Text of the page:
• PDF: Infant and Toddler Connection of Virginia: This manual was developed to provide a resource to assist practitioners in determining how a child is functioning in relation to their same aged peers in the three OSEP outcome areas. The manual reviews typical child development among infants and toddlers ages birth to three.The NC Department of Public Instruction (DPI) has a number of publications available to help explain the importance of child outcomes, as well as the process and requirements. Click here for more information.
  • The Infant Mental Health Program (IMHP) out of Canada created Comfort, Play & Teach (CPT) materials that include a list of developmental milestones for children birth - 60 months.  They are available in both a full set or in an overview of 6 age increments for infants, toddlers and preschoolers. IMHP also created a Hand in Hand series resource kit that provides more detail about social-emotional milestones and help providers identify how to use developmental information tuild individualized support plans and activities that support development among children with delays or disabilities.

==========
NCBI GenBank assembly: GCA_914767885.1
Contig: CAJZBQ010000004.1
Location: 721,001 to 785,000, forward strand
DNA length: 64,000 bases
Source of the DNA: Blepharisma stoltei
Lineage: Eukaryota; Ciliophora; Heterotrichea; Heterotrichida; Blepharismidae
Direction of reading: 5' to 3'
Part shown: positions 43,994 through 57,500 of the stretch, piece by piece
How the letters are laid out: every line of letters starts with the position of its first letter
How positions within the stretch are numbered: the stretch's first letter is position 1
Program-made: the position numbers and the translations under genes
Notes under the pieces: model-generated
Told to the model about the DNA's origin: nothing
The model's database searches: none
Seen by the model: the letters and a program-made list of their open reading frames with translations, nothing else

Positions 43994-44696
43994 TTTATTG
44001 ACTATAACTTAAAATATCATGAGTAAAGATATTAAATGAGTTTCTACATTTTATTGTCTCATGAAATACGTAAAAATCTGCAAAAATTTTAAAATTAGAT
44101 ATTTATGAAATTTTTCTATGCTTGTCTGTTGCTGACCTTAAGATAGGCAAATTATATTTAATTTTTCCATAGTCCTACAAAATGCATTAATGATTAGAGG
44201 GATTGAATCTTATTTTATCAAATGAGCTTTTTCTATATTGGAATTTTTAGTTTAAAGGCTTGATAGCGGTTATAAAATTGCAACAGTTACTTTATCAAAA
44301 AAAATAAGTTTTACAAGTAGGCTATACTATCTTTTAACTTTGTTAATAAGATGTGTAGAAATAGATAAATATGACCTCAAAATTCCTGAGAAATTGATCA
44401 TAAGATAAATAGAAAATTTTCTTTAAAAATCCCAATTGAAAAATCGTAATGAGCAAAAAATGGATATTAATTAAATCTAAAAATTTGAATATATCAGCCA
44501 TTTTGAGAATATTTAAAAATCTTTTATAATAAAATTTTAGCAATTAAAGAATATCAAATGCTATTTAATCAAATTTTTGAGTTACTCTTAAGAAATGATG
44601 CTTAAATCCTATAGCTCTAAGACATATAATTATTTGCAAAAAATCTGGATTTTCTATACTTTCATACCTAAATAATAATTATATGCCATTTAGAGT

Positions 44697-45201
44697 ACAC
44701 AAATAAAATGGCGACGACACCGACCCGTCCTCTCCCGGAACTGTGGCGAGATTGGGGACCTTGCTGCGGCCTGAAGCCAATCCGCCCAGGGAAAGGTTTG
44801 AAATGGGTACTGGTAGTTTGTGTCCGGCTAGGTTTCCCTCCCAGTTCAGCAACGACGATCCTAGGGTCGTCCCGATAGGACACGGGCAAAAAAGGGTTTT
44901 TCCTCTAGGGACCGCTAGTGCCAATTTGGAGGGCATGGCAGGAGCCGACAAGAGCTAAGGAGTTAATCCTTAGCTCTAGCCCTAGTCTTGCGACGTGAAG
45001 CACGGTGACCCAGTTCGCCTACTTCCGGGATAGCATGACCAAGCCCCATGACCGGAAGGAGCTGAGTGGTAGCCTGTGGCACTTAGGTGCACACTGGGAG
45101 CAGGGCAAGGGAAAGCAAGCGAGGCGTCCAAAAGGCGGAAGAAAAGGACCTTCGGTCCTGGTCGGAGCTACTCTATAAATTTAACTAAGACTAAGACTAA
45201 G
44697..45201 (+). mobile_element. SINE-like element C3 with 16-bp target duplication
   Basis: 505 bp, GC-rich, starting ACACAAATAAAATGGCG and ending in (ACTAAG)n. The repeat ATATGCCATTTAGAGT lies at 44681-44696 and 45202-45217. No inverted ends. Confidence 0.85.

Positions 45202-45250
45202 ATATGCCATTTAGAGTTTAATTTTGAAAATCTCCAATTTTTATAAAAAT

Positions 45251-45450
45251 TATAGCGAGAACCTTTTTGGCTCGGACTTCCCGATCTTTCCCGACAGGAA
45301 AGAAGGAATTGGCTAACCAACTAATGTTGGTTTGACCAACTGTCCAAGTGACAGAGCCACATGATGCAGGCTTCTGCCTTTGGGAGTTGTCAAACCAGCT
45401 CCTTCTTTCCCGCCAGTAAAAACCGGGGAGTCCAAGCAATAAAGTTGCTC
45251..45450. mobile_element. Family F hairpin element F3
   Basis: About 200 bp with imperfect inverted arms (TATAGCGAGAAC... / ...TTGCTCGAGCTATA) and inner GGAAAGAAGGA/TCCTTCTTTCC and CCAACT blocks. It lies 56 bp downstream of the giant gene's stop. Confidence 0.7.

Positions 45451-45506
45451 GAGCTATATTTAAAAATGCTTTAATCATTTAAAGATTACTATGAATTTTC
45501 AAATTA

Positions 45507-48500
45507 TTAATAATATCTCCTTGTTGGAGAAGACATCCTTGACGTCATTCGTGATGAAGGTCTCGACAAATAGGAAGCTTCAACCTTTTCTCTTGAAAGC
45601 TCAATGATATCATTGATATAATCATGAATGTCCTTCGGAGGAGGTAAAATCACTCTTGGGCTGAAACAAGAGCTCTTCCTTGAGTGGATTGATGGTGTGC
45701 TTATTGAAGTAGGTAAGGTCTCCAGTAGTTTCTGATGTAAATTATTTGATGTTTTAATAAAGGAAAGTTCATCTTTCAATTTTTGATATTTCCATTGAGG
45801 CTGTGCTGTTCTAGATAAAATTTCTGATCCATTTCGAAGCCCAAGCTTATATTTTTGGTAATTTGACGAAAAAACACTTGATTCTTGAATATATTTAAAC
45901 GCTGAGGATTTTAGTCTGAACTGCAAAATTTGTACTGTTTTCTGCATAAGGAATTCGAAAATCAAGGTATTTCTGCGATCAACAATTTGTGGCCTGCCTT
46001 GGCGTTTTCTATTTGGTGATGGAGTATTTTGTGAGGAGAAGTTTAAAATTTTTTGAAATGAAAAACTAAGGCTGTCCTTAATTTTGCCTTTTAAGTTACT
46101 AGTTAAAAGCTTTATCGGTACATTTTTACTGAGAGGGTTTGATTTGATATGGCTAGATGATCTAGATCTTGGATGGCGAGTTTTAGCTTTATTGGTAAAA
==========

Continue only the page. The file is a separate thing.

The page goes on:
• PDF: Maryland's Part C Age-Anchored Early Learning Guidelines: For children birth to age three.
  • WWW: Milestones in Action: is a free image library that features photos and videos of children demonstrating developmental milestones from 2 months to 5 years of age. This tool was created to help parents, early care and education providers, and healthcare providers identify developmental milestones in children and may be used:
    • to support information given during trainings
    • to support observations and conversations within team about age-appropriate milestones